When it has all this info, GnuPG will ask you for a passphrase. You'll need it to sign stuff you send and decrypt stuff you receive, so make sure it's something you can recall. But don't choose anything docile enough to fall to a brute-force dictionary attack.
Since GnuPG feeds on innocent random bytes, it asks you generate a lot of them while it's generating the keys. In the good old days, launching OpenOffice.org or starting Firefox with 15 default tabs was sufficient for this. With the dual-core processors and flab-free apps you have today, you'll need to be encoding a video while compiling an app on your virtual machine to gain enough entropy.
Finally it'll print out your newly created key. Since it's fully domesticated, GPG even puts your key in a key ring. Congratulations. You are now a proud owner of your very own random bits of alphanumeric data.
Step by step: create keys with GPA
Generate keys: If CLI makes your fingers cramp, you can use GPA. If you launch it when you haven't created any keys, it prompts you to do so. If you choose to let it pass, or if you already have a key and want to create a new one, do Keys > New Key.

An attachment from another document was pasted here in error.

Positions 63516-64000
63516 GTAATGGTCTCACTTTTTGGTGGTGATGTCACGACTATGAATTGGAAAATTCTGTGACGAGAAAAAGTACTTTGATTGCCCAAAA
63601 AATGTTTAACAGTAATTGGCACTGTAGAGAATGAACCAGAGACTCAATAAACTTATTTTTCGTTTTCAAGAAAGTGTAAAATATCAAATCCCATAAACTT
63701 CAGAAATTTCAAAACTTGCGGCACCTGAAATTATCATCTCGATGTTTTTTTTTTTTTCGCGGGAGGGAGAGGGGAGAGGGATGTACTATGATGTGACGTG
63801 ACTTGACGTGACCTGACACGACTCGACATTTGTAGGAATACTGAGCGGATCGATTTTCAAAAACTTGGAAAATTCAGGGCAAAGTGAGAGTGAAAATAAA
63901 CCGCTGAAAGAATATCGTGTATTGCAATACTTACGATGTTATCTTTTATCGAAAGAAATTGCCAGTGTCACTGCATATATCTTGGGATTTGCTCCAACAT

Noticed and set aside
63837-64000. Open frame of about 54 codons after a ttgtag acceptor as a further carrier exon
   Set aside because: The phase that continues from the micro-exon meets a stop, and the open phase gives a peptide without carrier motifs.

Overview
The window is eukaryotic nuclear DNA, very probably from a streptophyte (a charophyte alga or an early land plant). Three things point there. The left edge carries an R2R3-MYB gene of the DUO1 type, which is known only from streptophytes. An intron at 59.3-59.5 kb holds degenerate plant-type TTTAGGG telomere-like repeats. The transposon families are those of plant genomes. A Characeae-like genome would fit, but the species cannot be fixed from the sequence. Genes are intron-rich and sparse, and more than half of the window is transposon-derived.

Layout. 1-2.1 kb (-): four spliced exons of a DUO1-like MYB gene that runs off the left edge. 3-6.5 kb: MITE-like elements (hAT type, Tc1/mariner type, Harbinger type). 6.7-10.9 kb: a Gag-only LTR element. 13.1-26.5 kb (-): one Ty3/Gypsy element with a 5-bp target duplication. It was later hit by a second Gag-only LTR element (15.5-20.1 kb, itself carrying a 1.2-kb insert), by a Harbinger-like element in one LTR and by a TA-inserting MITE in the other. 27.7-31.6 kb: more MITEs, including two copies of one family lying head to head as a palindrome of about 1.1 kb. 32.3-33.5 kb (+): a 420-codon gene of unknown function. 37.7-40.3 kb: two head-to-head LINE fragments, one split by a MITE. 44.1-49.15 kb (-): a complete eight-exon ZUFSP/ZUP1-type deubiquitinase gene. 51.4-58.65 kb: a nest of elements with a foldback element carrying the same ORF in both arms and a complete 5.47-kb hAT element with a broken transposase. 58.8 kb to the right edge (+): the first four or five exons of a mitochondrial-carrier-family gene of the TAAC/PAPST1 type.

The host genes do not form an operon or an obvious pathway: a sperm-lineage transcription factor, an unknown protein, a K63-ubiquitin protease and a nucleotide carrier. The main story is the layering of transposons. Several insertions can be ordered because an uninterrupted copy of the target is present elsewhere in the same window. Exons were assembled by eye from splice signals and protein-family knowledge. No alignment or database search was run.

Enter your details: GPA then takes you through the process of creating your key, which involves surrendering personal information such as your name, email address, and such. Don't sweat - it's putting it all to good use.
Keyring editor: When you're through with the process of creating the key, you're dropped back to GPA's Keyring Editor interface. It lists your key along with lots of useful information about it, such as your key ID and fingerprint.
Order in chaos